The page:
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Sum of geometric series

  1. Apr 28, 2014 #1
    For the question, shouldn't the sum be a(1/1-r) since we know lrl < 1 then that rn → 0 as n → ∞? I just don't quite understand why they wrote the sum is a(r/1-r). Is there a specific reason they did this? This is just a regular geometric series right? Is there any difference since the sum starts at n = 1 instead of n =0?
     

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  3. Apr 28, 2014 #2

    LCKurtz

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    Isn't the first term, which you are calling ##a##, equal to ##r## in that sum?
     
  4. Apr 28, 2014 #3
    Isn't ## a = \frac {1}{4}## and ##r = \frac{2}{e}##?
     
  5. Apr 28, 2014 #4
    Also, for this question, should the interval of convergence be ## [3,3]##? Why exactly did they say ##(-1,1)##?
     

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  6. Apr 28, 2014 #5

    Mark44

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    No. a = 1/(2e)

    Added: I'm talking about the first series in the image.
     
    Last edited: Apr 28, 2014
  7. Apr 28, 2014 #6

    Mark44

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    When you write fractions as text on a single line, you need to be careful about parentheses. 1/1-r means (1/1) - r, and not 1/(1 - r) as you intended.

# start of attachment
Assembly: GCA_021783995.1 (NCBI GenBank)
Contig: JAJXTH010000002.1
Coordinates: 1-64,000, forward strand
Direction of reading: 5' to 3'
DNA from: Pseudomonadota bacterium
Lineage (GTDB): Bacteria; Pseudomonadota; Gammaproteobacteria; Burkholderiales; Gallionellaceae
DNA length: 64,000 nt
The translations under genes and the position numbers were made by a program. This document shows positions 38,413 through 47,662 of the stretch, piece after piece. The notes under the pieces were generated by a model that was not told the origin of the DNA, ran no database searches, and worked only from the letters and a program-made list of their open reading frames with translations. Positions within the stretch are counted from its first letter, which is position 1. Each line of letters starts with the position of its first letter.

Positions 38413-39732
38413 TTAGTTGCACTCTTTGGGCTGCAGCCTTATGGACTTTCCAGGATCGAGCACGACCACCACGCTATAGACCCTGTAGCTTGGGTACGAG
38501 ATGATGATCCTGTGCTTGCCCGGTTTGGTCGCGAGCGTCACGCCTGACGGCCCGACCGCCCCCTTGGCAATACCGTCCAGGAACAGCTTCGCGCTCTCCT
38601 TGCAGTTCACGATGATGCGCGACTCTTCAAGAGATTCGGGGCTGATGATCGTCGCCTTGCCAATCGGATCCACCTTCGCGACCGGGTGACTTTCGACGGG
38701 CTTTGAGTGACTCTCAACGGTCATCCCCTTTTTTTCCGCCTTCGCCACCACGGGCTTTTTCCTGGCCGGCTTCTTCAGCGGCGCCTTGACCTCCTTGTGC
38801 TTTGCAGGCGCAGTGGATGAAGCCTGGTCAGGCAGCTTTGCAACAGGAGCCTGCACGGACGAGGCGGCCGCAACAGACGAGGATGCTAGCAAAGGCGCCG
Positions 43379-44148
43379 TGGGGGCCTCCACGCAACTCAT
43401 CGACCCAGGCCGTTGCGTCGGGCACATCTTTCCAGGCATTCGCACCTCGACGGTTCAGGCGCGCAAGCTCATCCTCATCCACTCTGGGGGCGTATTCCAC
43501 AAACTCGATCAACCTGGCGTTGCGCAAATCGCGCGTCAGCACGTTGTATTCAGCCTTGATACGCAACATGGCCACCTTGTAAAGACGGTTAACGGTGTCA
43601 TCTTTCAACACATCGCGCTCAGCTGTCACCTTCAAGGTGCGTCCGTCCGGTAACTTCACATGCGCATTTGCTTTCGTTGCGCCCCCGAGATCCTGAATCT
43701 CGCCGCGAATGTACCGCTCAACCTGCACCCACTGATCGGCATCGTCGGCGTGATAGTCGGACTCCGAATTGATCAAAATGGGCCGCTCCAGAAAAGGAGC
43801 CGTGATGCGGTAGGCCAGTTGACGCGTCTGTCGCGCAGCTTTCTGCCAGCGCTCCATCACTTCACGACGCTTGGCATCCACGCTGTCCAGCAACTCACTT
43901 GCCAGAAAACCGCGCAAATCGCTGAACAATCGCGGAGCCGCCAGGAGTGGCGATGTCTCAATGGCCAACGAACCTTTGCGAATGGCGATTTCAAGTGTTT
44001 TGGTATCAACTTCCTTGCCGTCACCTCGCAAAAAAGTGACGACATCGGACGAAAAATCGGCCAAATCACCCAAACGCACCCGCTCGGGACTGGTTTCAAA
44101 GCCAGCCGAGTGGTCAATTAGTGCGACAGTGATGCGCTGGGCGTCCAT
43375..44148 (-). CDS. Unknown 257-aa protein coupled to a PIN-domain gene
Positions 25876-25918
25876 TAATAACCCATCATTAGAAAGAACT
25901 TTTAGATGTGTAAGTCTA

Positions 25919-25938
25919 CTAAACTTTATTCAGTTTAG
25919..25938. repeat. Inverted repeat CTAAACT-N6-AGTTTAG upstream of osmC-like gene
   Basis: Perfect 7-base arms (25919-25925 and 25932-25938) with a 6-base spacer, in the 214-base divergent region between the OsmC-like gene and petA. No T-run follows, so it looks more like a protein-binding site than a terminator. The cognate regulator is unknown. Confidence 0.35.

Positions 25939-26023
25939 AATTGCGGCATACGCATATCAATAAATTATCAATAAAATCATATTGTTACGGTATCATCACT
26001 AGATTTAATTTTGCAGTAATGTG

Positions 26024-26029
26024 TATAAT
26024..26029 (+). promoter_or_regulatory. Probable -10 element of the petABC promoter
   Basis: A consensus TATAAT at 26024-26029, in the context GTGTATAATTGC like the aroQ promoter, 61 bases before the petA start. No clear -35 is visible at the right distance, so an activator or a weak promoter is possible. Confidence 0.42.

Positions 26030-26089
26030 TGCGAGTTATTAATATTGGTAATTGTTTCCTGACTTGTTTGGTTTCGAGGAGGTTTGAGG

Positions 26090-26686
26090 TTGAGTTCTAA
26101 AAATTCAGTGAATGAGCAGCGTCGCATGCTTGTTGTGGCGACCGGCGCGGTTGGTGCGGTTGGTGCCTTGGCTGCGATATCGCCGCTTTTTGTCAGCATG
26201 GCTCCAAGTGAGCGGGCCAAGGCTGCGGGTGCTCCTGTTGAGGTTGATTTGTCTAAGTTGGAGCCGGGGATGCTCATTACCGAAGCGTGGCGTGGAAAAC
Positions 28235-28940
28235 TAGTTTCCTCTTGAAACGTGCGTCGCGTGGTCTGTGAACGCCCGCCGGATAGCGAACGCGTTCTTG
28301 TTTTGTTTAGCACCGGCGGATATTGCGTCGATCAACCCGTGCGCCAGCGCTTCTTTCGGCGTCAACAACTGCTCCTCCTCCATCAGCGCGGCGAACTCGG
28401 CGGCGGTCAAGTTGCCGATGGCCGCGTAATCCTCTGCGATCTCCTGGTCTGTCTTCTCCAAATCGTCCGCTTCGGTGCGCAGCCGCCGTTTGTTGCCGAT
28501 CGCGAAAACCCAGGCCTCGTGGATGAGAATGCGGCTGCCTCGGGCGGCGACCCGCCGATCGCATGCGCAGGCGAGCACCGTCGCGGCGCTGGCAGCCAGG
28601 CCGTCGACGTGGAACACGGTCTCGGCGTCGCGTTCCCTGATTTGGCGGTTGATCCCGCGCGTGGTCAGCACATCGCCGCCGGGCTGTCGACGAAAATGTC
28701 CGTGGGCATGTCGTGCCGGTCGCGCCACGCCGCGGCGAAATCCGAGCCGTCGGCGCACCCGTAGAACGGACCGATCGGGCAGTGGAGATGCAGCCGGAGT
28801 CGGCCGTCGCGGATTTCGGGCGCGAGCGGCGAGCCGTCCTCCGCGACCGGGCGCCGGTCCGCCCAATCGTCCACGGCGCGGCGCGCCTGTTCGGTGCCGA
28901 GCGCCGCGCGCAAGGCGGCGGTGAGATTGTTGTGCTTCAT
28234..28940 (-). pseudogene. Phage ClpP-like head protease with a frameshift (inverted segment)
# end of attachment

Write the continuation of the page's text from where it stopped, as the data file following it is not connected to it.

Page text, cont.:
You have it below, as well.
     
  8. Apr 28, 2014 #7

    LCKurtz

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    In the picture where he has written ##\frac 1 4\sum_{k=1}^\infty r^k## the 1/4 is factored out and the remaining sum has ##a=r=\frac 2 e##.
     
  9. Apr 28, 2014 #8

    Ray Vickson

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    Of course there is a difference! If you start the sum at ##n = 0## the first term is ##a##; if you start it at ##n = 1## the first term is ##ar##. The two sums differ by ##a##.

    Anyway, they didn't write ##a(r/1-r) = ar - ar = 0##; they wrote ##ar/(1-r)##, where parentheses make all the difference in the world.
     
  10. Apr 29, 2014 #9

    Fredrik

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    The sum (##\sum_k r^k##) is 1/(1-r) when the summation starts at 0. If it starts at 1, you can do this: $$\sum_{k=1}^\infty r^k =r\sum_{k=1}^\infty r^{k-1} =r\sum_{k=0}^\infty r^k.$$
     
  11. Apr 29, 2014 #10
    So if it is instead ## ∑_{n=3}^∞r^n## then this equals ##∑_{n=0}^∞r^{n+3} = r^3∑_{n=0}^∞r^{n}## so then the sum is ##\frac{r^3}{1-r}## correct?
     
  12. Apr 29, 2014 #11

    LCKurtz

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    Yes. This agrees with the formula ##\frac a {1-r}## since the first term, ##a##, in ##\sum_{n=0}^∞r^{n+3}## is ##r^3##, as is the first term in ##\sum_{n=3}^∞r^n##. It doesn't matter how you write it.
     
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